Much of my perspective on the business of writing and publishing comes from my twenty years of working in bookstores. There I observed the ebb and flow, the life cycles of books and especially of authors. Anyone who has worked in a used bookstore has an even more varied perspective than with new books, for in the new bookstores, only the faddest of the fad survive from year to year. There you will find your main guys in the different genres hanging in there over time – a Stephen King or a Danielle Steel, for example. Those deemed classic-worthy are also generally available, a Raymond Chandler or even a Cornell Woolrich. Memories are short and fads are even shorter, and the publishing industry will quickly cut off nearly everyone who doesn’t reach some impossible level of sales. 999 of 1000 authors will not see their books last even a few seasons, and those are the 1 in 100,000 who got their books published and stocked in the first place!
What to expect of the self-published author then in the age of ebooks, now that everyone is published and everyone is stocked? We might think of all of these as pre-used (as used cars are now called pre-owned). They all end up on the dusty stacks of the virtual used bookstore, joining those 999 published authors as relics of a passing season. That anyone still reads those old dime paperback novels is a miracle in itself, a fact of random chance and happenstance. Browsers browse and pick out something for some reason – title or cover or price or whatnot. Many of the used books you come across in those old-timey bookstores are by authors long dead and gone, or merely those whose time is. You can only tell the difference by the publication date.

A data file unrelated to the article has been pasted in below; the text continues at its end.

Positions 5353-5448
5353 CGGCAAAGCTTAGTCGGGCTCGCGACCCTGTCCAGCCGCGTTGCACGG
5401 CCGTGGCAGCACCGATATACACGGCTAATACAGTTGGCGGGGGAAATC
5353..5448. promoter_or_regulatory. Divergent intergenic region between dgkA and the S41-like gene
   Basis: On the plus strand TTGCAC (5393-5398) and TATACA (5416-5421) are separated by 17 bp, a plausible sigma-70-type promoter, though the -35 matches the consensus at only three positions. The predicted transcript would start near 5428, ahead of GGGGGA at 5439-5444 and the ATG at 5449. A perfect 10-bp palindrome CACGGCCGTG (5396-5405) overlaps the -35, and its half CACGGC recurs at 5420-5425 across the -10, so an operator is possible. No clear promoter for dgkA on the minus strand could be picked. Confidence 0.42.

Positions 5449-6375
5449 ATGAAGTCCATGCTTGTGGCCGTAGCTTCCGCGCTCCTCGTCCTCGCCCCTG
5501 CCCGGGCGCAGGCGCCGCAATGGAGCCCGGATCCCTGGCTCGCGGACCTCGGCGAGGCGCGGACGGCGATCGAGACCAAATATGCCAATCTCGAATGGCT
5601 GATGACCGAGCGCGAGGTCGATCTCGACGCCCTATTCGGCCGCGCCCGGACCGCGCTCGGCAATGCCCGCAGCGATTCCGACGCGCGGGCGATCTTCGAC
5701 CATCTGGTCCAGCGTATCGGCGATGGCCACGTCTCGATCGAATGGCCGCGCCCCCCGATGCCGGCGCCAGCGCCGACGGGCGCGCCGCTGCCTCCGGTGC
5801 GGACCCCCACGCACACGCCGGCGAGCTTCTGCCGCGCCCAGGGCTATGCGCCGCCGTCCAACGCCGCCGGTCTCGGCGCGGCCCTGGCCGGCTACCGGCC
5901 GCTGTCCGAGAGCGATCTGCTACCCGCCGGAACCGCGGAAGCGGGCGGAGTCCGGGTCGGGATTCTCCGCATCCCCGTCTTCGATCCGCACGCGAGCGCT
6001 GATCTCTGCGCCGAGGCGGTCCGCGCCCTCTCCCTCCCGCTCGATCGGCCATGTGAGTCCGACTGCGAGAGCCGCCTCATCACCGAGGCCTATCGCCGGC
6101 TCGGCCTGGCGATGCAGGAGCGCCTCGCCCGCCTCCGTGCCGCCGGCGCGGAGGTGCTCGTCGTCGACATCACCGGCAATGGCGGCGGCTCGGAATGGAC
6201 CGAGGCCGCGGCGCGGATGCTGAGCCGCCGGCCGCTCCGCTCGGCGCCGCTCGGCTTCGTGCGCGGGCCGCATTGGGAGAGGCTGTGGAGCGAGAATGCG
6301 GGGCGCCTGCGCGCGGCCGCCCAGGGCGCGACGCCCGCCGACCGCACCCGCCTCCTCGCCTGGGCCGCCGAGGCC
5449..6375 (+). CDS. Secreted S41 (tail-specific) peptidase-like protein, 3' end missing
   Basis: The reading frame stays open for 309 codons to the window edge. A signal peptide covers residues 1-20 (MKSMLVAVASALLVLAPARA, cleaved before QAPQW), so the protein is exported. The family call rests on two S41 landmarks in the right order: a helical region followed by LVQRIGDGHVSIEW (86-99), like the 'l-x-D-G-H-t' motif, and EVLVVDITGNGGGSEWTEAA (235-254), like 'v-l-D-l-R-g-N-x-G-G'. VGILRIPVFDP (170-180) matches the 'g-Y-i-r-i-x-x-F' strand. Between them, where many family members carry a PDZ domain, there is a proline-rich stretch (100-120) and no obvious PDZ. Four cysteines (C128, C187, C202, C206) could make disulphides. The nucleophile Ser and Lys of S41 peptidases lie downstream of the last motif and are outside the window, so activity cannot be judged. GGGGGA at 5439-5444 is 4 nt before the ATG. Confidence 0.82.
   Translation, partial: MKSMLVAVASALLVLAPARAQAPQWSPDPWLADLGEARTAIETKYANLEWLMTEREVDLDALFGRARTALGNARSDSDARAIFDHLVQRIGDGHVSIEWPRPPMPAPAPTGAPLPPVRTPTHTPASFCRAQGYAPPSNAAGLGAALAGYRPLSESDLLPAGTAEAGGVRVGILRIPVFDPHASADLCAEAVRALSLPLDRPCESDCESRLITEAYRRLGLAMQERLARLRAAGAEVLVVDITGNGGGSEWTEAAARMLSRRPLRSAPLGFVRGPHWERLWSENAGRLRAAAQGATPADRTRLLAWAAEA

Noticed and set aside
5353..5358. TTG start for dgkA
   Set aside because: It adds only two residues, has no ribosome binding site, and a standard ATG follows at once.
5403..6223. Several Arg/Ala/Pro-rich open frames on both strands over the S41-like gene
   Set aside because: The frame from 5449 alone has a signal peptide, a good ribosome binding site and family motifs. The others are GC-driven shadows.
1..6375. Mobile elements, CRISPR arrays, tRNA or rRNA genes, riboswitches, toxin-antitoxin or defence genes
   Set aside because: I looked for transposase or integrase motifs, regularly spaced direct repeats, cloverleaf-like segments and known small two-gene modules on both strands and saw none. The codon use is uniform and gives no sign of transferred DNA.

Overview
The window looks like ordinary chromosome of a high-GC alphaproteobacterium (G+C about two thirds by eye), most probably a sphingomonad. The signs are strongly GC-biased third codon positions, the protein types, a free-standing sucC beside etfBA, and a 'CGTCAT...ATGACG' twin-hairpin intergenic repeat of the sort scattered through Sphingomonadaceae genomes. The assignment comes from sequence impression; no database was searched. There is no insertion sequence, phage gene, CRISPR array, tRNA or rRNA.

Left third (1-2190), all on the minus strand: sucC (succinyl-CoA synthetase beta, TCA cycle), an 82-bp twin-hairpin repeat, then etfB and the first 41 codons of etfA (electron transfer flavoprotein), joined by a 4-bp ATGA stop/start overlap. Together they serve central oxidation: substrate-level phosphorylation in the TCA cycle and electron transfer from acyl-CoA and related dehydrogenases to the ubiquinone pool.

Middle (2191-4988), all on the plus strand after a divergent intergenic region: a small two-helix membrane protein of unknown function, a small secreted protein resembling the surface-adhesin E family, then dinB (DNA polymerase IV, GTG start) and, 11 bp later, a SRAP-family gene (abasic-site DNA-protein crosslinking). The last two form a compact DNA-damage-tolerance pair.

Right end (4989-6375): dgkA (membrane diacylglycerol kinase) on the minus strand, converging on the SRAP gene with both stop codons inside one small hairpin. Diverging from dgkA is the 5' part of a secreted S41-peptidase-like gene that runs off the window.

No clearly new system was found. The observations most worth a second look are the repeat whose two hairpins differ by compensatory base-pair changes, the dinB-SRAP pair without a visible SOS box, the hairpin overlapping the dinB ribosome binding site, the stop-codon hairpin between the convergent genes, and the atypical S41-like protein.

On Amazon Kindle, I get to see the reports of the downloads of my free ebooks there, and I wonder that it’s even still happening. I am doing near zero promotion (you can’t count this blog which hardly anyone sees) so it’s all a matter of Amazon itself and the way the ebook trend is trending and the free-ness of the titles. To me it’s a slow stream winding down, and I imagine it will turn into a trickle at some point in the fairly near future, and then, like any old pulp pocket book in some backwater bookstore, the occasional reader will accidentally come across one or two and check them out.
This is what to expect.